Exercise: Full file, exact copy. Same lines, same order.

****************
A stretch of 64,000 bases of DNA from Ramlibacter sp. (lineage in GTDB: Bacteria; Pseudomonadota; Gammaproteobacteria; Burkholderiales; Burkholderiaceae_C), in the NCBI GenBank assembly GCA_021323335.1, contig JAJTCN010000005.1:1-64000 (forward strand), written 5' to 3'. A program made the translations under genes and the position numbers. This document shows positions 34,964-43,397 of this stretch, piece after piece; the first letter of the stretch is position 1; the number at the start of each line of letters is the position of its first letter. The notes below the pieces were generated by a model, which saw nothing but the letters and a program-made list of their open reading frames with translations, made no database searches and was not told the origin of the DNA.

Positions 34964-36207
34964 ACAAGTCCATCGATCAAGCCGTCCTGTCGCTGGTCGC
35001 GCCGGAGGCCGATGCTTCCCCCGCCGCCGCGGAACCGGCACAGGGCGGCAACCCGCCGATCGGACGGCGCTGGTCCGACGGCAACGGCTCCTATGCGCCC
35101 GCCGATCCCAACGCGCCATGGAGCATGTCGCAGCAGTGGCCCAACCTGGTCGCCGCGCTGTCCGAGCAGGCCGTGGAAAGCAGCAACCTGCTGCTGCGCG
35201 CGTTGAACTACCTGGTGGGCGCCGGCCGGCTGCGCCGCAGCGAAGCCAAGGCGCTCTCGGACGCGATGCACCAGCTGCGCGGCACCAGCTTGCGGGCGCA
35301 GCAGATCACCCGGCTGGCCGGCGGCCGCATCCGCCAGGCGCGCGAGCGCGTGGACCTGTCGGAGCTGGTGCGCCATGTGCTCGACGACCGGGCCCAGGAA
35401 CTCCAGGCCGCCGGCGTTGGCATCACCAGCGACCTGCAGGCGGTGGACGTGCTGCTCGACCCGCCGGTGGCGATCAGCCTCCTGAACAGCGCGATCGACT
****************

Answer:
A stretch of 64,000 bases of DNA from Ramlibacter sp. (lineage in GTDB: Bacteria; Pseudomonadota; Gammaproteobacteria; Burkholderiales; Burkholderiaceae_C), in the NCBI GenBank assembly GCA_021323335.1, contig JAJTCN010000005.1:1-64000 (forward strand), written 5' to 3'. A program made the translations under genes and the position numbers. This document shows positions 34,964-43,397 of this stretch, piece after piece; the first letter of the stretch is position 1; the number at the start of each line of letters is the position of its first letter. The notes below the pieces were generated by a model, which saw nothing but the letters and a program-made list of their open reading frames with translations, made no database searches and was not told the origin of the DNA.

Positions 34964-36207
34964 ACAAGTCCATCGATCAAGCCGTCCTGTCGCTGGTCGC
35001 GCCGGAGGCCGATGCTTCCCCCGCCGCCGCGGAACCGGCACAGGGCGGCAACCCGCCGATCGGACGGCGCTGGTCCGACGGCAACGGCTCCTATGCGCCC
35101 GCCGATCCCAACGCGCCATGGAGCATGTCGCAGCAGTGGCCCAACCTGGTCGCCGCGCTGTCCGAGCAGGCCGTGGAAAGCAGCAACCTGCTGCTGCGCG
35201 CGTTGAACTACCTGGTGGGCGCCGGCCGGCTGCGCCGCAGCGAAGCCAAGGCGCTCTCGGACGCGATGCACCAGCTGCGCGGCACCAGCTTGCGGGCGCA
35301 GCAGATCACCCGGCTGGCCGGCGGCCGCATCCGCCAGGCGCGCGAGCGCGTGGACCTGTCGGAGCTGGTGCGCCATGTGCTCGACGACCGGGCCCAGGAA
35401 CTCCAGGCCGCCGGCGTTGGCATCACCAGCGACCTGCAGGCGGTGGACGTGCTGCTCGACCCGCCGGTGGCGATCAGCCTCCTGAACAGCGCGATCGACT